I am a Warriors fan, but for one reason or another I have never gotten around to trying Dynasty Warriors 9. I know that a lot of people really hate it, but I have always been curious to give it a try for myself.
With the impending release of Dynasty Warriors 9 Empires here in the west, and the recent release of a demo for various console platforms, I thought it was high time I corrected this oversight and gave it a go. And, for some reason, I thought it might be interesting to see this game at what is potentially its absolute worst by trying out the Nintendo Switch version of the demo.
Join me on a new adventure!
First things first: the Edit Mode in this game is great. You can customise characters to an enormous degree, and then take them into the main game. Even in the demo version, there is a lot of flexibility in terms of picking colours, hairstyles, clothing and armour, and you can produce a pretty wide range of different possible looks. This is very mcuh a good thing — particularly in a game like this, where you’ll spend a lot of time controlling your character, building them up and becoming attached to them.
Once into the actual battle gameplay, first impressions were, of course, not all that favourable — though I was never expecting them to be. Some Warriors games work absolutely fine on Nintendo Switch — Dynasty Warriors 8 runs really well, for example, as do the Hyrule Warriors games — while others have clearly been optimised for more powerful platforms. The original release of Dynasty Warriors 9 was notorious for chugging quite a bit, and, as you might expect, the Nintendo Switch’s limited capabilities certainly don’t help in this regard.
As for the gameplay, though, once I started to get my head around the very different way in which Dynasty Warriors 9’s combat is implemented compared to its predecessors, I found myself having a lot of fun. The emphasis on using “trigger attacks” with follow-up combos feels almost RPG-esque at times with the amount of damage it’s possible to do, and the contextual finishing attacks and counters you can perform in the heat of battle are super-satisfying, too. Before long, I wasn’t really thinking about the jaggies in the graphics and the dodgy frame rate; I was just enjoying myself.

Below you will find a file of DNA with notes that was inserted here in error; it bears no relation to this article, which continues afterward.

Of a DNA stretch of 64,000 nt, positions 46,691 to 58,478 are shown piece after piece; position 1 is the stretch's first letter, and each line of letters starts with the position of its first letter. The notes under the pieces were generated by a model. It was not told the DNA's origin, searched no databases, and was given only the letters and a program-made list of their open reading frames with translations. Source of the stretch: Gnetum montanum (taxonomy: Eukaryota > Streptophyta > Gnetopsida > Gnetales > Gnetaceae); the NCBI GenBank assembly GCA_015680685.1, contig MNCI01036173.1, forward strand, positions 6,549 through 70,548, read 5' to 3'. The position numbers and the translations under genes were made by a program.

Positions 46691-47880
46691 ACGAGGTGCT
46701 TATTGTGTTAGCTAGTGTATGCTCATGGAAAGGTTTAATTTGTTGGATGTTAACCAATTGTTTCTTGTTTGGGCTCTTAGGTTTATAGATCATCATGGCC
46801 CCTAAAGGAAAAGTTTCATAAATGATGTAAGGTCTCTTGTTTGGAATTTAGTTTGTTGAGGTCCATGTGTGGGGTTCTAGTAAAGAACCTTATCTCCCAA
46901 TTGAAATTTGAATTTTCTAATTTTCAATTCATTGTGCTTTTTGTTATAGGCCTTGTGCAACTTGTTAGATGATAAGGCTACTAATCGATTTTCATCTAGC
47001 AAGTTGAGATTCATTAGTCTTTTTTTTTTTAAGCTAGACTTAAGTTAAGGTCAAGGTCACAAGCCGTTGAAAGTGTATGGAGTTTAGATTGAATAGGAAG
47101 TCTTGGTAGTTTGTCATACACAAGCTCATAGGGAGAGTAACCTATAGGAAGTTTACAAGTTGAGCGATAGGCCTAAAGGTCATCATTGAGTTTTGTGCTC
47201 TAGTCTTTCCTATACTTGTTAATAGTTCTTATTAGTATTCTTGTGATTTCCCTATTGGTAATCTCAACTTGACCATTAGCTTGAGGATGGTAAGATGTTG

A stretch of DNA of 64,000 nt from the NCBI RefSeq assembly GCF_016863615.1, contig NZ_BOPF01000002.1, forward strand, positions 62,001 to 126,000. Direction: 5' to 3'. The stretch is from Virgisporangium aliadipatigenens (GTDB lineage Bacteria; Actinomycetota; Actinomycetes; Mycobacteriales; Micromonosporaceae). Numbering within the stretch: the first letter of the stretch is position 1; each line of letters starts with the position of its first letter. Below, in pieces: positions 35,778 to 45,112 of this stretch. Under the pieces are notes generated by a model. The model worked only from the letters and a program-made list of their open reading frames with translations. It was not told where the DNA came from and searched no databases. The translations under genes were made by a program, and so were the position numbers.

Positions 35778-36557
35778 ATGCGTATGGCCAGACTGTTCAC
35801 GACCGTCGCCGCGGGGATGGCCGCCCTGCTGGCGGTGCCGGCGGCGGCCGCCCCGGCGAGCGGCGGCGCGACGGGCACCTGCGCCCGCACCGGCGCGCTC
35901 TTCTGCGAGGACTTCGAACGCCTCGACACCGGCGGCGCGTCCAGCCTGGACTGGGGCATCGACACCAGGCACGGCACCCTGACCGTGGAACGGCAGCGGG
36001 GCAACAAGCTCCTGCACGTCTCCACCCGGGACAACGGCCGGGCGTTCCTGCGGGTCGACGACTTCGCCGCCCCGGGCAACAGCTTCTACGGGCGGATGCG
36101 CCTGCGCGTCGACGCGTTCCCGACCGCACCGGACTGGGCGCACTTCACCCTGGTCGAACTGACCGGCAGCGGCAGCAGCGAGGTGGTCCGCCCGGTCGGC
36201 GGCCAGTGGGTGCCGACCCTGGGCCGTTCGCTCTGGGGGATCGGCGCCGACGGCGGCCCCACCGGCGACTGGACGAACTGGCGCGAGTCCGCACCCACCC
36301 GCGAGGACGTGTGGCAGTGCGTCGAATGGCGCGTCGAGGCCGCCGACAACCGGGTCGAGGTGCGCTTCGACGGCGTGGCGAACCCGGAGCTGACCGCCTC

And getting my ass kicked, of course. The training scenarios provided in the demo are seemingly quite hard — or I’m just shit. One or the other. I’m pretty good at Warriors games normally, but the core mechanics of this one are so fundamentally different to the entire rest of the series that I felt a little off-balance — particularly when placed under time pressure, such as during the “stop the juggernauts being built” sequences in both the siege and defence battles available in the demo.
One thing the demo doesn’t show much of is what we can expect from the actual “Empires” side of things — I’m certainly interested to see the full version and check that out.
For the unfamiliar, the “Empires” spinoffs of the various Warriors subseries typically de-emphasise the story-based side of things in the mainline titles in favour of a grand strategy layer. You then participate in the battles that crop up as a result of your decisions in the overall strategic layer, giving the whole thing something of a more “freeform” feel than mainline Warriors games.
I suspect that this format will actually end up being a good fit with Dynasty Warriors 9, and that Dynasty Warriors 9 Empires might, in fact, end up being a much better way of exploring Dynasty Warriors 9 than its original release. But I guess we’ll have to wait and see on that front.
Either way, I’m sufficiently intrigued to want to explore the full version of the game in some form — just perhaps not on Switch…
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